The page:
Would former Dodgers star Bellinger be right fit for Giants?


SAN FRANCISCO -- During the 2021 season, as he watched Cody Bellinger take early batting practice at Oracle Park, a member of the Giants staff talked of the adjustments he would try and make if he could work with Bellinger, who at the time was struggling to push past offseason shoulder surgery. Bellinger never found his old form that year and in 2022 he wasn't much better, leading to a surprising result on Friday for a young outfielder who was the NL MVP just three years ago.

The Dodgers non-tendered Bellinger, who was due about $18 million in his third year of arbitration. While president of baseball operations Andrew Friedman later told reporters he would like to bring Bellinger back at a lower number, the outfielder, for the first time in his career, is now free to negotiate with 29 other teams. 

At the moment, Bellinger is a deeply flawed hitter. He also checks off a lot of boxes for Farhan Zaidi and the Giants front office. 

This group has always been drawn to past pedigree, and some of Zaidi's most notable success stories have been with high draft picks and former top prospects. That was part of the equation in signing Kevin Gausman, and the Giants placed a big bet last season that there was more in the tank for Carlos Rodón, once the third overall pick in the draft. From hits like Darin Ruf to misses like Alex Blandino, the Giants have often bet on players who were first-rounders or tore through the minors much earlier in their careers. 

Zaidi also has had success with former Dodgers, most notably Joc Pederson and Donovan Solano, an infielder he knew from their Triple-A system. He was the general manager in Los Angeles when Bellinger won the Rookie of the Year Award in 2017, hitting 39 homers as a 21-year-old. 

Zaidi is not the only Giant with connections to Bellinger. Gabe Kapler was the Dodgers' farm director as Bellinger was coming through the minors, and Pederson and Alex Wood are former teammates. 

The fit here is not because of connections, though.

At every opportunity, the Giants have said publicly and privately that one of their main goals this offseason is to get better defensively and more athletic up the middle. Bellinger ranked in the 92nd percentile in Outs Above Average last season and what the Giants saw in their matchups with the Dodgers matched the metrics. He is above-average defensively in center field and he has also been a good first baseman in the past, which would appeal to a staff that loves defensive versatility and likely will go into next season without Brandon Belt.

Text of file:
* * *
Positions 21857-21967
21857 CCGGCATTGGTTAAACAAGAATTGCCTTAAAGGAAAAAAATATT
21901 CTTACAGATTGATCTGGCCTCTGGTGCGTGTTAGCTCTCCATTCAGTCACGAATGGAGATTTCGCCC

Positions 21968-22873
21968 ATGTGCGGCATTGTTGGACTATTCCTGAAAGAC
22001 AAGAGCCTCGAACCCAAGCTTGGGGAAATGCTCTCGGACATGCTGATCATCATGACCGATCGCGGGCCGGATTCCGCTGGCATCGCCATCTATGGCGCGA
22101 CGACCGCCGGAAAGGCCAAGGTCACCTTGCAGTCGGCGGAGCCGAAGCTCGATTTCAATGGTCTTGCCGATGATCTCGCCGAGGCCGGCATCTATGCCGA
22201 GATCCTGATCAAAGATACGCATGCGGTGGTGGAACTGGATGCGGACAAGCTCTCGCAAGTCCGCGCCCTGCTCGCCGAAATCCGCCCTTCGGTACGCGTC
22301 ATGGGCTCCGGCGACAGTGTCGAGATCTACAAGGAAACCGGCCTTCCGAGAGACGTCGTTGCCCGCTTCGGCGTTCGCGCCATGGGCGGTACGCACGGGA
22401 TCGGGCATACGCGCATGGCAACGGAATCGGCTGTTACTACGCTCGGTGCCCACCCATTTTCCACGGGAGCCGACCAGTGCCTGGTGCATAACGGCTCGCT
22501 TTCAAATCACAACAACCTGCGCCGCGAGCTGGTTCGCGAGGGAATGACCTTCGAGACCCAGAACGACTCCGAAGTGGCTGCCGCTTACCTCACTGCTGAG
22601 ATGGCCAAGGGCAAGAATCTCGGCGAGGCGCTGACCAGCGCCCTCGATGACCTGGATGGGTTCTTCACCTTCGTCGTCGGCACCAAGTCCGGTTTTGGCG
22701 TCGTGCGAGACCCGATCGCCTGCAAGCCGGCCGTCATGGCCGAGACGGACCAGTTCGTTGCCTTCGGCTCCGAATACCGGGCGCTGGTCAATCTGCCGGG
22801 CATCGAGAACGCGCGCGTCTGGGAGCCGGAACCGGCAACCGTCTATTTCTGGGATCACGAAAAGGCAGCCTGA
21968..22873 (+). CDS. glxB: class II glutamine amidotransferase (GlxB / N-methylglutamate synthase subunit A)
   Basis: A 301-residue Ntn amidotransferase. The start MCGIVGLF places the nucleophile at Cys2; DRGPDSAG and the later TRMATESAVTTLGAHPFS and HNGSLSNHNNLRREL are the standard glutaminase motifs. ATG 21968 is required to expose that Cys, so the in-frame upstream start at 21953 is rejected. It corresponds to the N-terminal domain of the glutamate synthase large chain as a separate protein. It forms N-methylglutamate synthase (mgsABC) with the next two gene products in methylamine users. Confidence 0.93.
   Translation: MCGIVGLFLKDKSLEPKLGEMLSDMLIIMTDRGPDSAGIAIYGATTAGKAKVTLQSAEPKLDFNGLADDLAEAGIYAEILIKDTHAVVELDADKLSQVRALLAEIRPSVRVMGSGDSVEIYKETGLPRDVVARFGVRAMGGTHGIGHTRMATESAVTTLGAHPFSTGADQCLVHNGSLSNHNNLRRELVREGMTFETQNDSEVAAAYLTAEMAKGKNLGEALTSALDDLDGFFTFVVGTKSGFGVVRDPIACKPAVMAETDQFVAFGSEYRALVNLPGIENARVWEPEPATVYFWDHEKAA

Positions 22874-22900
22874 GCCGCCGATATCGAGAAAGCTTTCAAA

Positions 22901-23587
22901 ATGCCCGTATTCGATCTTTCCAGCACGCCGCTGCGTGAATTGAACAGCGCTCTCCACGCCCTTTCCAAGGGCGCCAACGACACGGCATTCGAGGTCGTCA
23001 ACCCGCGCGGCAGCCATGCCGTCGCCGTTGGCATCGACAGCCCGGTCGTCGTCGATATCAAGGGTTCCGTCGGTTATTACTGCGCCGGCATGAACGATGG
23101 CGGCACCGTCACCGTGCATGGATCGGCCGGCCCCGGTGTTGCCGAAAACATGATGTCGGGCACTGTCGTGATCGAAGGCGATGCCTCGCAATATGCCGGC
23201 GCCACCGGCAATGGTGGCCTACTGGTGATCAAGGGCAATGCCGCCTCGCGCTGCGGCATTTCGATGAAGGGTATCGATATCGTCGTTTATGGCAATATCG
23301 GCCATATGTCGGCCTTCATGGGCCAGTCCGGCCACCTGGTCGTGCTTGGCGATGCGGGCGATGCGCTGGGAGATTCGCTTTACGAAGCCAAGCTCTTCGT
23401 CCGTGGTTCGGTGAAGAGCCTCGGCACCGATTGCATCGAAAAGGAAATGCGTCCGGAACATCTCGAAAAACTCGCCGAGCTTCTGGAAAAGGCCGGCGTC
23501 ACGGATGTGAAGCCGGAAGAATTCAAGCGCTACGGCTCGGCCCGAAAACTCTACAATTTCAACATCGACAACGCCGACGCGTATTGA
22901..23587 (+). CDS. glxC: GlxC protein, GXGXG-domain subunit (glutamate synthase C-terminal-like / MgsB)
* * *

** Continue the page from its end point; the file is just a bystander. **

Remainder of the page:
If the Giants are not able to lure Aaron Judge, putting Bellinger in center field would allow them to move Mike Yastrzemski and Austin Slater back to the corners and turn outfield defense from a liability to a strength.

Of course, there's a reason the Dodgers -- who can afford anyone -- decided Bellinger was not worth the going rate. 

Since winning the MVP Award in 2019, Bellinger has hit .203 with a .648 OPS and 41 homers in more than 1,100 plate appearances. As tempting as it is to imagine him putting one in the gap at Oracle Park and legging out doubles and triples with his above-average speed, he has swung and missed too often in recent years to even make that a likely possibility. 

Bellinger struck out 150 times last season and there's not a lot in his batted-ball profile that indicates better days are ahead. He ranked in the bottom half of the league in hard-hit percentage and the bottom fifth in expected slugging percentage. 

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The team that signs Bellinger this winter will be betting that he is stronger with more time away from his 2020 shoulder surgery, which came after he injured himself during a postseason celebration. The bet would also be on a team's hitting coaches and analytics staff, and while the Giants are supremely confident in their ability to get the most out of hitters, the Dodgers do it better than anybody and they just gave up on Bellinger.

The 27-year-old likely won't come cheap, either. Bellinger is a Scott Boras client, and at the GM Meetings earlier this month, Boras called Bellinger a "five-tool player" who has been slowed by the injury and Covid interruptions. 

"This guy is an amazing defender, a great baserunner, a hugely accurate throwing arm, he can play Gold Glove first base and center field. You just don't find talents like this at 26, 27 years old," Boras said. "It's really about getting his strength back so he can repeat his skill level."

According to Ken Rosenthal of The Athletic, Bellinger is likely to sign a one-year deal and get back on the market next offseason, which should appeal to the Giants, who have repeatedly gone that route with pitchers who come with red flags. If the salary is significant, there would be a lot of risk for a front office that just guaranteed Pederson nearly $20 million, still has Yastrzemski, LaMonte Wade Jr. and Luis Gonzalez on the roster, and has other holes to fill.

The upside is there, though, and if Bellinger gets anywhere close to his old form at the plate, someone may have the bargain of the offseason. At the very least, he's an elite defender at a position of need for the Giants, and that's enough to make him very interesting as they pursue ways to make a splash this offseason.

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